Yandex Taxi created a chaotic traffic jam in Moscow

Yandex Taxi: Russian taxi app hacked, and all cabs sent to the same location

The largest taxi service in Russia, Yandex Taxi, was hacked, causing traffic chaos in the center of Moscow.

A group of hackers gained access to Yandex’s system and asked taxi drivers to all head to the same spot in the Russian capital, on Kutuzovsky Street, in the Victory Park area.

Most of the taxi drivers responded to the call; however, once they got there, they realized that no customer had called a taxi through the app.

As a result, pandemonium was caused in the streets of the Russian capital, and scenes of absolute chaos unfolded.

Yandex Taxi is a Russian app like Uber that allows customers to order taxis to their locations, and it is considered among the most popular apps in the country.

Yandex Taxi

The company confirmed the incident in a statement. “On the morning of September 1, Yandex Taxi encountered an attempt by attackers to disrupt the service — several dozen drivers received bulk orders to the Fili region,” Yandex Taxi noted. “Drivers still spent about 40 minutes in traffic jams due to fake orders. The issue of compensation will be resolved in the near future”.

As the company pointed out, its security department immediately stopped attempts to order taxis artificially. However, as it turned out, this was not enough to control the traffic jam. Yandex Taxi emphasized that to block similar breaches in the future, “the algorithm to detect and prevent such attacks has already been improved.”

yandex taxi
Yandex Taxi website

Who is behind the attack?

So far, it is unclear who is responsible for the hacking attack. However, the Twitter page called “Anonymous TV” claims that the Anonymous collective is behind the breach. As the Twitter page noted, “Moscow had a stressful day yesterday. The Anonymous collective hacked the largest taxi service in Russia’ Yandex Taxi’. A traffic jam took place in the center of Moscow when hackers sent dozens of taxis to the address on Kutuzovsky Prospekt”. The same source claims that the attack is part of a more extensive hacking campaign against Russia, dubbed ‘OpRussia.’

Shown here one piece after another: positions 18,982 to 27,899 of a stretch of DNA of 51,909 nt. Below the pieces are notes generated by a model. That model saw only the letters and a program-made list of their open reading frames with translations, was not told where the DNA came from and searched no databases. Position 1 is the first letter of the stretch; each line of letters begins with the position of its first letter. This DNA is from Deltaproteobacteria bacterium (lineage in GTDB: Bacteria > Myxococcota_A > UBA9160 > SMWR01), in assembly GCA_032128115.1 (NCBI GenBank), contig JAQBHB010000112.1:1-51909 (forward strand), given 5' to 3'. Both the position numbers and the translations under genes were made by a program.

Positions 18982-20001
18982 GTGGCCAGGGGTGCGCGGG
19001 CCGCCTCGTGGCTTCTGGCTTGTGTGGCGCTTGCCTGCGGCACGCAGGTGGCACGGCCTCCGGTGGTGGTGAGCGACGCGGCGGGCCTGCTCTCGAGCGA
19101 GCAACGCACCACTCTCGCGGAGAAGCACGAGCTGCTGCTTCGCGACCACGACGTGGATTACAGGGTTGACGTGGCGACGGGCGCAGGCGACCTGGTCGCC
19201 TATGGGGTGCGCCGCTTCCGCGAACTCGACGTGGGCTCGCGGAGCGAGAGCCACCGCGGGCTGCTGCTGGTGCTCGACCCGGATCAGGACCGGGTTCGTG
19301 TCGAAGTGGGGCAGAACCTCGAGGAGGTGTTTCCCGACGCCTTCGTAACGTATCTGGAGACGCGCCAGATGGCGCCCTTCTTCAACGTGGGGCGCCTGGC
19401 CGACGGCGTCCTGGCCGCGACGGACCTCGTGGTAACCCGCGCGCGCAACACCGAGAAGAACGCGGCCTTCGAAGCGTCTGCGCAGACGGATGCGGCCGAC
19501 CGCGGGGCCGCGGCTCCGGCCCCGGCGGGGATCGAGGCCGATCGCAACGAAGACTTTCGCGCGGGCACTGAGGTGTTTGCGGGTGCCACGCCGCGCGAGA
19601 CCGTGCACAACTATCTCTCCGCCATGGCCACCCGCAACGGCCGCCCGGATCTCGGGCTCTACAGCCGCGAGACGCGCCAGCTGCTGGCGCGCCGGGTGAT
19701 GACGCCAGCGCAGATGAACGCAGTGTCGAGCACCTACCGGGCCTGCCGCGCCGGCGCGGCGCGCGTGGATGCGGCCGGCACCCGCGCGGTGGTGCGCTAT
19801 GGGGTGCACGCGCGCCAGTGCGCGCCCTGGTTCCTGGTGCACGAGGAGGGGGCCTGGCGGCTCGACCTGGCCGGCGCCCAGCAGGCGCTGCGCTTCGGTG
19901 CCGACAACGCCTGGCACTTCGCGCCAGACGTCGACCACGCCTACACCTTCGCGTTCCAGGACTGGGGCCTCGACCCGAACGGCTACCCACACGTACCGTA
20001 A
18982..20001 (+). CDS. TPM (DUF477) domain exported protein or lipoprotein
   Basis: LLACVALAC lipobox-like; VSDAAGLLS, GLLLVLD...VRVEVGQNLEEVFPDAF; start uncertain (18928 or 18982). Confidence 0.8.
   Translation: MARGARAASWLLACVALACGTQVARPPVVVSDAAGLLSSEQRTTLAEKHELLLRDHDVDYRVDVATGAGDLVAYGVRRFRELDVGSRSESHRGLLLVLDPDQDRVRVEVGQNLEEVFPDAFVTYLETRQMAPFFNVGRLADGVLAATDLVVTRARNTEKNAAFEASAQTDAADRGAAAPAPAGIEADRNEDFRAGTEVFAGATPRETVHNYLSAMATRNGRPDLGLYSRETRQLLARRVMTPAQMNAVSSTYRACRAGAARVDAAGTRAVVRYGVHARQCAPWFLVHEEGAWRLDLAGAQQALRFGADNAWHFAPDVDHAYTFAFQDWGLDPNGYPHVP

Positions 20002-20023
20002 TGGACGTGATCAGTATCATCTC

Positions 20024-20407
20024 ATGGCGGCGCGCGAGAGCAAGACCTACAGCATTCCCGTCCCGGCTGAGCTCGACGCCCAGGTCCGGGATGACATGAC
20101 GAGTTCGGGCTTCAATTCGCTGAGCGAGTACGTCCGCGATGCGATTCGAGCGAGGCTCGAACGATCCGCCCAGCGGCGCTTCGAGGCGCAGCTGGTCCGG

As Oleg Shakirov, Russia’s cyber policy expert, underlined, hackers likely bypassed the company’s security measures by creating multiple fake orders that prompted drivers to go to the same location simultaneously. “A Watch Dog-type hack in Moscow: multiple fake orders through Yandex Taxi caused a traffic jam on the Kutuzovsky Prospekt that reportedly lasted btw 40 minutes and 2 hours. Yandex confirmed this was caused by attackers attempting to disrupt the service,” he wrote on Twitter.

Back in June, Yandex had dealt with severe technical issues. At that time, customers complained that they could not call a taxi when placing an order in Moscow and the regions. The company had managed to restore its services, and it promised to “make every effort to prevent this from happening again.” No word is yet on whether June’s technical issue is related to any attempted breach. However, in recent months other Russian companies have experienced similar attacks, with the hackers either revealing their details or maintaining their anonymity.

George Mavridis is a freelance journalist and writer based in Greece. His work primarily covers tech, innovation, social media, digital communication, and politics. He graduated from the Aristotle University of Thessaloniki with a BA in Journalism and Mass Communication. Also, he holds an MA in Media and Communication Studies from the Malmö University of Sweden and an MA in Digital Humanities from the Linnaeus University of Sweden.